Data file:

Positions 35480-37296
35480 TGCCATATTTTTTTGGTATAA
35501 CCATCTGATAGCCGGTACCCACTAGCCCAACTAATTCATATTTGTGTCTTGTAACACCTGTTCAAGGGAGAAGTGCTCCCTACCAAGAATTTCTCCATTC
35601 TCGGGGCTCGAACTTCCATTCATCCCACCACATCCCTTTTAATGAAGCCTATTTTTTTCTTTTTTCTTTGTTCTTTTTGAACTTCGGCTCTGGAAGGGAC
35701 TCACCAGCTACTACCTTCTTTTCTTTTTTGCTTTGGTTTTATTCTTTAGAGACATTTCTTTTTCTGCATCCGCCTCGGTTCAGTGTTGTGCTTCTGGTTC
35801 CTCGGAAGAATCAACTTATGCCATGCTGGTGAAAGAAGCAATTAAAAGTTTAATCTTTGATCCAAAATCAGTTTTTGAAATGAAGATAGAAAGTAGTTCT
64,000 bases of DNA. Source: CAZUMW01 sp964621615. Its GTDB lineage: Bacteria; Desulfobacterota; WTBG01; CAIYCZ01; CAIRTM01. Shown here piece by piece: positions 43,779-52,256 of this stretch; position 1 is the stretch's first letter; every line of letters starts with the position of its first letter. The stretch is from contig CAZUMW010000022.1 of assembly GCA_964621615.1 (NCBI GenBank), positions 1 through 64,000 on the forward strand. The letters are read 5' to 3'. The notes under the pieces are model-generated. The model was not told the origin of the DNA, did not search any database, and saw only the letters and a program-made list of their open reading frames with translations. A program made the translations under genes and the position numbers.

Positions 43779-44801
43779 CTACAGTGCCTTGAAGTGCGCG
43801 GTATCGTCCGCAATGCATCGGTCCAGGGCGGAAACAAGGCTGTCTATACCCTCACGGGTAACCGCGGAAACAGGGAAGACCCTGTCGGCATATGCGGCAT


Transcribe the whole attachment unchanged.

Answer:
Positions 35480-37296
35480 TGCCATATTTTTTTGGTATAA
35501 CCATCTGATAGCCGGTACCCACTAGCCCAACTAATTCATATTTGTGTCTTGTAACACCTGTTCAAGGGAGAAGTGCTCCCTACCAAGAATTTCTCCATTC
35601 TCGGGGCTCGAACTTCCATTCATCCCACCACATCCCTTTTAATGAAGCCTATTTTTTTCTTTTTTCTTTGTTCTTTTTGAACTTCGGCTCTGGAAGGGAC
35701 TCACCAGCTACTACCTTCTTTTCTTTTTTGCTTTGGTTTTATTCTTTAGAGACATTTCTTTTTCTGCATCCGCCTCGGTTCAGTGTTGTGCTTCTGGTTC
35801 CTCGGAAGAATCAACTTATGCCATGCTGGTGAAAGAAGCAATTAAAAGTTTAATCTTTGATCCAAAATCAGTTTTTGAAATGAAGATAGAAAGTAGTTCT
64,000 bases of DNA. Source: CAZUMW01 sp964621615. Its GTDB lineage: Bacteria; Desulfobacterota; WTBG01; CAIYCZ01; CAIRTM01. Shown here piece by piece: positions 43,779-52,256 of this stretch; position 1 is the stretch's first letter; every line of letters starts with the position of its first letter. The stretch is from contig CAZUMW010000022.1 of assembly GCA_964621615.1 (NCBI GenBank), positions 1 through 64,000 on the forward strand. The letters are read 5' to 3'. The notes under the pieces are model-generated. The model was not told the origin of the DNA, did not search any database, and saw only the letters and a program-made list of their open reading frames with translations. A program made the translations under genes and the position numbers.

Positions 43779-44801
43779 CTACAGTGCCTTGAAGTGCGCG
43801 GTATCGTCCGCAATGCATCGGTCCAGGGCGGAAACAAGGCTGTCTATACCCTCACGGGTAACCGCGGAAACAGGGAAGACCCTGTCGGCATATGCGGCAT